New NASA network poised to bring internet to entire solar system
NASA has made significant progress toward establishing a more reliable, and potentially solar-system-spanning communication system with the installation of a new breed of data network aboard the International Space Station (ISS). As its name suggests, the Delay/Disruption Tolerant Networking (DTN) service allows for the storage of partial pieces of information in the nodes along a communication path, which will allow for faster and more stable transmissions.
The system has been integrated with the ISS's Telescience Resource Kit and represents over 10 years of work from NASA and its partners as part of the agency's Advanced Exploration Systems (AES) program. AES seeks to develop technologies that could be instrumental in the future exploration of our solar system.
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The more traditional internet protocol system previously used by astronauts aboard the station required each node of a network to be available at the same time in order for data to be transferred. For astronauts communicating from the ISS, these nodes are often satellites, which can be unavailable for any number of reasons, leading to significant disruptions in communications.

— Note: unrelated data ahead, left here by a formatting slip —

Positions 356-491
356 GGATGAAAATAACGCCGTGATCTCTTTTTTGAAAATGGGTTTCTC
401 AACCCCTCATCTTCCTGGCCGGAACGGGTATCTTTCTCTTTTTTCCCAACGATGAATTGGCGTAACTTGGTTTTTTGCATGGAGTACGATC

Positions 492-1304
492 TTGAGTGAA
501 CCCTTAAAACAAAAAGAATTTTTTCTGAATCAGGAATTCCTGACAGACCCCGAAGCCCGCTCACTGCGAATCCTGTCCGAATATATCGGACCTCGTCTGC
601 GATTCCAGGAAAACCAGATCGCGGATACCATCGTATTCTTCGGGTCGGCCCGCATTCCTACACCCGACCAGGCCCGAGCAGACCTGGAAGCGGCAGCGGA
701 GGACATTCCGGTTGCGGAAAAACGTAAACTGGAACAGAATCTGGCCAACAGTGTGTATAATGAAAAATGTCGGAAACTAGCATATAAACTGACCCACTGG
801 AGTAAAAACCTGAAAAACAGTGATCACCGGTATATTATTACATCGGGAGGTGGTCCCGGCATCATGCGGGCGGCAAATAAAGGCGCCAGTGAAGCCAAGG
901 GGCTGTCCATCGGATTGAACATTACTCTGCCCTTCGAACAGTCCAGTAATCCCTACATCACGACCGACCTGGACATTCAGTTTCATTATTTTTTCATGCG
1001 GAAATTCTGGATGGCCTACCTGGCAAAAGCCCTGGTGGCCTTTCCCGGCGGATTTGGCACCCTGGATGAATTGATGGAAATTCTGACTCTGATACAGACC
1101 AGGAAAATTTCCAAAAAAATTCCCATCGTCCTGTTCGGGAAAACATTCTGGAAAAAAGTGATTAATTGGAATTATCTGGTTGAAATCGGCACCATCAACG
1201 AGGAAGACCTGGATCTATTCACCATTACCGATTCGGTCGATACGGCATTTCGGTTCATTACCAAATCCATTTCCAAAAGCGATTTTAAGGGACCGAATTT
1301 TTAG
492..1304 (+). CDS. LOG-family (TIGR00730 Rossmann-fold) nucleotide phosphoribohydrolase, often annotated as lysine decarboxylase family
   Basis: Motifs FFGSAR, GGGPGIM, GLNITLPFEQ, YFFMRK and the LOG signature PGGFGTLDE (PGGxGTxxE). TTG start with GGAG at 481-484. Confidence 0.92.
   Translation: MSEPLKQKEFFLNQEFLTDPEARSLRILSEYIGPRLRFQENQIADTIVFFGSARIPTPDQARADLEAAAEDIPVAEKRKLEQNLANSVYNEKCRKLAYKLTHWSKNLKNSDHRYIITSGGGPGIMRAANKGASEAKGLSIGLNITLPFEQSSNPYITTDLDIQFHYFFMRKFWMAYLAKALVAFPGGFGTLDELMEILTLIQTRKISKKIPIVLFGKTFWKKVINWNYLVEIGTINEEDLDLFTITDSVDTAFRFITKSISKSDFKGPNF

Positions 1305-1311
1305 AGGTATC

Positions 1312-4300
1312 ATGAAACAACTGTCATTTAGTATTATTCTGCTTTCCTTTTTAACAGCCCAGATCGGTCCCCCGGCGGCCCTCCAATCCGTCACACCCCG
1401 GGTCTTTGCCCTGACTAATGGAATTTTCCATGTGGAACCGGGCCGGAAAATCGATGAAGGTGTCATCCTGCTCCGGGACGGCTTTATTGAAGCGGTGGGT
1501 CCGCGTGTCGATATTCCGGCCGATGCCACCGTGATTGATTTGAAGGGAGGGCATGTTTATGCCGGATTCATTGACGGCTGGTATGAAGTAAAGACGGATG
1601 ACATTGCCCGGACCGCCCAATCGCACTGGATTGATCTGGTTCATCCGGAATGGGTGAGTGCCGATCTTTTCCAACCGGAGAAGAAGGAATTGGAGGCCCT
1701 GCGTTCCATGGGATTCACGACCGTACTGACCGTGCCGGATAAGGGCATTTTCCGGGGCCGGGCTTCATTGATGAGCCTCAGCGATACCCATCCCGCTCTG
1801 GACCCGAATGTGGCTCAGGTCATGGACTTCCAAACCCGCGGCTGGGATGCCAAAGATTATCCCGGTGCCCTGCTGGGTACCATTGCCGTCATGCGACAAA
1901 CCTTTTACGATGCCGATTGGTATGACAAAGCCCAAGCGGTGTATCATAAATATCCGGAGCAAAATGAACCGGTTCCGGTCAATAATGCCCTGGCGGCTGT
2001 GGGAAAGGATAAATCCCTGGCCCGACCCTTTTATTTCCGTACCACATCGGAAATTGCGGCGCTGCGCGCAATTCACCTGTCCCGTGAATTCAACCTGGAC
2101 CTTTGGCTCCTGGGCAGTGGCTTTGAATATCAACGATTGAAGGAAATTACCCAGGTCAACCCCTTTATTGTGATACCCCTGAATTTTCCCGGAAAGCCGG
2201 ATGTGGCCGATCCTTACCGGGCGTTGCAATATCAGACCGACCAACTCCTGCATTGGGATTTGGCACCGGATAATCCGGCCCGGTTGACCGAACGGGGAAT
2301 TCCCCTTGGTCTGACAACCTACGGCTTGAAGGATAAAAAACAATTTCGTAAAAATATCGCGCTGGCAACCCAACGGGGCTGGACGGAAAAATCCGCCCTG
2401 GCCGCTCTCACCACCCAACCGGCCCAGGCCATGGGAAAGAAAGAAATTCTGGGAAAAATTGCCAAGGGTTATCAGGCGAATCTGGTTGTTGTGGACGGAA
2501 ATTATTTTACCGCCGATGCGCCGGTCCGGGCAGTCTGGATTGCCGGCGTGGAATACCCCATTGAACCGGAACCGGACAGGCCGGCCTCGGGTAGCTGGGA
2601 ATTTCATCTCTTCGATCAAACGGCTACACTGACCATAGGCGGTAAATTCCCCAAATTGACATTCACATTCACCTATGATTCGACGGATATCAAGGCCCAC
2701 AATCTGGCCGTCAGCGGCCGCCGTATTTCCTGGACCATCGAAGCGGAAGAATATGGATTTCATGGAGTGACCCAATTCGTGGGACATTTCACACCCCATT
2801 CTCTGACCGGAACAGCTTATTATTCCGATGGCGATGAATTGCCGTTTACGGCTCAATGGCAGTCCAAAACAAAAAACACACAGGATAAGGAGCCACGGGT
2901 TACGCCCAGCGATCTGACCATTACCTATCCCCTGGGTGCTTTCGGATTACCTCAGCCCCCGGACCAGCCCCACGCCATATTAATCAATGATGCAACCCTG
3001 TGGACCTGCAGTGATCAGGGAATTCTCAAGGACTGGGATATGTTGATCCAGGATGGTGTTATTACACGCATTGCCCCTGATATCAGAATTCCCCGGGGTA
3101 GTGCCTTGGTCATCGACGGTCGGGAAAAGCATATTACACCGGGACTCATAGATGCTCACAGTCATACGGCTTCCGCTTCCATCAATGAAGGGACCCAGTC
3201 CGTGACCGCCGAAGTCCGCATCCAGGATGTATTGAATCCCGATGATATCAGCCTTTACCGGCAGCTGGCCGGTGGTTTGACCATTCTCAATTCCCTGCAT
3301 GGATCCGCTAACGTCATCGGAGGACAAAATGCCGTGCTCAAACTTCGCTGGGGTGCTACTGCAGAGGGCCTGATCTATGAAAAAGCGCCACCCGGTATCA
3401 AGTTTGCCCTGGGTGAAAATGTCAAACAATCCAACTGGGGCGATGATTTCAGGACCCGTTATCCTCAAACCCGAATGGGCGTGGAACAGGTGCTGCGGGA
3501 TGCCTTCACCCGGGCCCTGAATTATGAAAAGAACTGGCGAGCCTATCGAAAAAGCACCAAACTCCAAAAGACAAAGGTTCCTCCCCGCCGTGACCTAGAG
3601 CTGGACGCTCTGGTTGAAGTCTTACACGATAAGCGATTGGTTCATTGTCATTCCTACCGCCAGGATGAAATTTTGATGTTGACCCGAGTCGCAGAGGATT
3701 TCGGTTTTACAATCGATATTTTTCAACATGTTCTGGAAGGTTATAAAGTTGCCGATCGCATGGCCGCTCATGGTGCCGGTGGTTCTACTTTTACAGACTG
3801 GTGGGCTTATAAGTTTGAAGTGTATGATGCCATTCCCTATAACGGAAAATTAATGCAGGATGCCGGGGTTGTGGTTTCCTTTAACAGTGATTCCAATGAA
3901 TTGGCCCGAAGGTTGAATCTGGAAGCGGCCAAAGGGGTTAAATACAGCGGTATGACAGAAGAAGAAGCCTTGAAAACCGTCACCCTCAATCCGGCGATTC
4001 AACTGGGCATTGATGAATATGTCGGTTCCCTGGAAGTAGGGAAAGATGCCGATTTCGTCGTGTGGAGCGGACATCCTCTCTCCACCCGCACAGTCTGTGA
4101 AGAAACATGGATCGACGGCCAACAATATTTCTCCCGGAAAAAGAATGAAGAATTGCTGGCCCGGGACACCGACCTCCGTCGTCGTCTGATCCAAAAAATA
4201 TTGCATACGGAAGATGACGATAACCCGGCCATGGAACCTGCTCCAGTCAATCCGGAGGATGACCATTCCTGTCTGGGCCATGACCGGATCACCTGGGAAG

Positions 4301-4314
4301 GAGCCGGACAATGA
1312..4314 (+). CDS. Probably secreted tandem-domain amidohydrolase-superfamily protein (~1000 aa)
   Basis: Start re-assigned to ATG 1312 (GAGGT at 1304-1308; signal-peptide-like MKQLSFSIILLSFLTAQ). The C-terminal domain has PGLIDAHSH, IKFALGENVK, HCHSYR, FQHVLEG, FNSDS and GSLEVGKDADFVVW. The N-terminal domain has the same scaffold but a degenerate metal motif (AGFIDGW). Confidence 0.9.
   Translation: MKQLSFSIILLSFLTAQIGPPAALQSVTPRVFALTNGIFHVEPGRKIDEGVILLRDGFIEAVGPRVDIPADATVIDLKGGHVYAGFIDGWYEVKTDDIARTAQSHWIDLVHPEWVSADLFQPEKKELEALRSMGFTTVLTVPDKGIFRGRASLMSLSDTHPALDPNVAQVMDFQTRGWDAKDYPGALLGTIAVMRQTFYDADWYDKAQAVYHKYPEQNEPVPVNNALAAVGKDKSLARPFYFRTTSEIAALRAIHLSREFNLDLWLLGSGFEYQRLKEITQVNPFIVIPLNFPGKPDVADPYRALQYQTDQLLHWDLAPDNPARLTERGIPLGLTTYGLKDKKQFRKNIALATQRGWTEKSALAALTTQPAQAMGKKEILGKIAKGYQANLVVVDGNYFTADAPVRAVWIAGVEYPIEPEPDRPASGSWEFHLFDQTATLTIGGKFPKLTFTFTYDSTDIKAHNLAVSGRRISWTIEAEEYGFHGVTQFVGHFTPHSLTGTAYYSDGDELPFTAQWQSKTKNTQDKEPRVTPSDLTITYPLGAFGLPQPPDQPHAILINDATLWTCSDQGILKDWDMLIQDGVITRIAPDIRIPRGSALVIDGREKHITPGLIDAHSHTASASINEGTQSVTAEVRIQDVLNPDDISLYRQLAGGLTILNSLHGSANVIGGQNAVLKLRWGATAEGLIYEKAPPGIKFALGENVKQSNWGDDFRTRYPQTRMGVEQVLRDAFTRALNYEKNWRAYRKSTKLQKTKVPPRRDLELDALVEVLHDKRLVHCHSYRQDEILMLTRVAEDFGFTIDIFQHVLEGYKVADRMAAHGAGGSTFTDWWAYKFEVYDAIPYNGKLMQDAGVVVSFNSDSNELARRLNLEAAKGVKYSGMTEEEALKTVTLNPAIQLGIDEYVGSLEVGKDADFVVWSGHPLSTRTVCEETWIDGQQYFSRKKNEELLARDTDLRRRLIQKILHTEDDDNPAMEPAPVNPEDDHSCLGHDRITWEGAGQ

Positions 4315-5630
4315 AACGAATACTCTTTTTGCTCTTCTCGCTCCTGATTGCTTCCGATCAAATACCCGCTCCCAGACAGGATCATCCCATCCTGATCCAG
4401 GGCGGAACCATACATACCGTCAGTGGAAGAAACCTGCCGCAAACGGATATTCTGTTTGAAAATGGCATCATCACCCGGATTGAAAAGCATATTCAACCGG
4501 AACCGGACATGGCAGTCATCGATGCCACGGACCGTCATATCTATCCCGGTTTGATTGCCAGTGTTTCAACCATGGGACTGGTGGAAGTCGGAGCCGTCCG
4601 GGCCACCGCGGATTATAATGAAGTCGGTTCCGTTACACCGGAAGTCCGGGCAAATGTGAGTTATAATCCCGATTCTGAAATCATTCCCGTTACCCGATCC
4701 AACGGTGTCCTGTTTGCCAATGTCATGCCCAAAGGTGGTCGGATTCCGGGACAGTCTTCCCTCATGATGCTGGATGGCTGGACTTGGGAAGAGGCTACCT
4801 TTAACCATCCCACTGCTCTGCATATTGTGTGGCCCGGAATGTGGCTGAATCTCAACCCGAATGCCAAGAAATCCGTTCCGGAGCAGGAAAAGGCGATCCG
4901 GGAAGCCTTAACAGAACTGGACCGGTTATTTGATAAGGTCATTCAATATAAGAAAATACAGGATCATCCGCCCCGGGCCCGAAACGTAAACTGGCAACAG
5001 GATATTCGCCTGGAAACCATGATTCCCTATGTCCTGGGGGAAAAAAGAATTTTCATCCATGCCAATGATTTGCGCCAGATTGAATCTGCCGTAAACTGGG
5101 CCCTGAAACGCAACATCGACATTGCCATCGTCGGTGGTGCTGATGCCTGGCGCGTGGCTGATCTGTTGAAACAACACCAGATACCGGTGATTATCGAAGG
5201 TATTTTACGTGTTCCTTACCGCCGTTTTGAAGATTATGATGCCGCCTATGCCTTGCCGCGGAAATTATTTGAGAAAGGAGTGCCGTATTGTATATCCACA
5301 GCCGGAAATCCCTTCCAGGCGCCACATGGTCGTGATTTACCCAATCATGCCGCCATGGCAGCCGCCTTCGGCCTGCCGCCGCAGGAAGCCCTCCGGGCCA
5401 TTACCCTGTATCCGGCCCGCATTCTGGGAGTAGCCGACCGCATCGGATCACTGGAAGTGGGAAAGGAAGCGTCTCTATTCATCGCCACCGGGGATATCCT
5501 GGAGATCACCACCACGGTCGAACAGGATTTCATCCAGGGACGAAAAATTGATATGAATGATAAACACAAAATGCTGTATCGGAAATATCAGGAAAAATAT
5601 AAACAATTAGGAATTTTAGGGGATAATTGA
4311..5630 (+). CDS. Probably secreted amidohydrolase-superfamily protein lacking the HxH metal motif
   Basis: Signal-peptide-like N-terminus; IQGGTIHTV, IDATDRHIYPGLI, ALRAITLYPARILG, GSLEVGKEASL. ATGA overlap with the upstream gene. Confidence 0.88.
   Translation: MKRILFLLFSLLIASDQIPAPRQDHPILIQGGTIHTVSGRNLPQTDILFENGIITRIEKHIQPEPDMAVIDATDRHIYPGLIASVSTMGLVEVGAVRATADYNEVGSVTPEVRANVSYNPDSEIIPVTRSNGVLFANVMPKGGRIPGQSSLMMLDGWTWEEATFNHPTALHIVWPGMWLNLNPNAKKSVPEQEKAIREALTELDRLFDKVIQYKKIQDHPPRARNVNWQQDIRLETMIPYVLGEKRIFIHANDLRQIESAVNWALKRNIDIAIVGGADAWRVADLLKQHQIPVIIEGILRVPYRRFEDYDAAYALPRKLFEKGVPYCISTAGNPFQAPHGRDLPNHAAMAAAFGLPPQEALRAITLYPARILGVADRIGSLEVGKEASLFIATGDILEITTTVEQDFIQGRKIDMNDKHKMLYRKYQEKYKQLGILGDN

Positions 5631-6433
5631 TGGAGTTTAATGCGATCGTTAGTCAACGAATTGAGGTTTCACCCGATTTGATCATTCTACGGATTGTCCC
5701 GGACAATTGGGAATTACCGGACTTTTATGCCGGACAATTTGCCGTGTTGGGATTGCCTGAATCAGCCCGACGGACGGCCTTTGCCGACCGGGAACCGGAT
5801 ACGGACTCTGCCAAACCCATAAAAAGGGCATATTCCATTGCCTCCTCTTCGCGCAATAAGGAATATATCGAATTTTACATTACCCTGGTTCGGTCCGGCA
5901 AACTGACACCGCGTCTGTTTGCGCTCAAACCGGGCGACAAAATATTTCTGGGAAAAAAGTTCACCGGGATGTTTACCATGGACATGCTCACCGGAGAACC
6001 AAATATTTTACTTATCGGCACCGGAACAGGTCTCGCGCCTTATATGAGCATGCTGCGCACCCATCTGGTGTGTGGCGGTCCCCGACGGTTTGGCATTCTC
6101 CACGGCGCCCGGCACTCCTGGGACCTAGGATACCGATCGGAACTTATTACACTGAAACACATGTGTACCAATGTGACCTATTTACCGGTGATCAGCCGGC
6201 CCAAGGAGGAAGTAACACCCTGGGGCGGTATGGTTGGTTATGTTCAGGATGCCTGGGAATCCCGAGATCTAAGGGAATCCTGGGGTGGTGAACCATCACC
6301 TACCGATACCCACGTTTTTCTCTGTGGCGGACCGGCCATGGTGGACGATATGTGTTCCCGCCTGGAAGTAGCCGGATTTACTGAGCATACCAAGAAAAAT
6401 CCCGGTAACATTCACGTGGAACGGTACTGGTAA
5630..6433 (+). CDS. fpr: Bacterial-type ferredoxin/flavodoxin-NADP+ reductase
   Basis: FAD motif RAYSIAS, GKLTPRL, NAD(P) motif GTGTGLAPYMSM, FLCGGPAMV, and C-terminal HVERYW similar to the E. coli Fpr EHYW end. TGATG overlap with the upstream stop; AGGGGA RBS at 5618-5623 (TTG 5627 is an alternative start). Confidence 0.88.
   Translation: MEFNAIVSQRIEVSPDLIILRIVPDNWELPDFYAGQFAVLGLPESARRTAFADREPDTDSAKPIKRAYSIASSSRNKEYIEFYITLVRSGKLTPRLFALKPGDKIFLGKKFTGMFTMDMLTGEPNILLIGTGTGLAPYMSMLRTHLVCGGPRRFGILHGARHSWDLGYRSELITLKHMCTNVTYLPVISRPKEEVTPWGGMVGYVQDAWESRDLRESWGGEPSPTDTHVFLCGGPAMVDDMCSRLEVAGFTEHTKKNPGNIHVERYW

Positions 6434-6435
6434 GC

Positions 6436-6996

The DTN's ability to store and send partial bundles of information as and when a node becomes available has the potential to significantly reduce communication latency, allowing for a greater level of data availability and superior bandwidth utilization, as seen in this video.
The automatic "store and forward" networking service could also provide a reliable communications option for deep space exploration missions, as well as for pioneers taking part in NASA's ambitious manned mission to Mars. The partial data transmissions can be reassembled at "ground stations on Earth, robotic spacecraft in deep space, or, one day, humans living on other planets," says a NASA press release about the advance.
Furthermore, whilst DTN is being tested in orbit, the provision of a more reliable data distribution system will have a number of applications back on Earth. For example, the technology could allow for stable mobile communication capabilities in the wake of a natural disasters, where a lack of coordination between rescue forces could lead to further loss of life.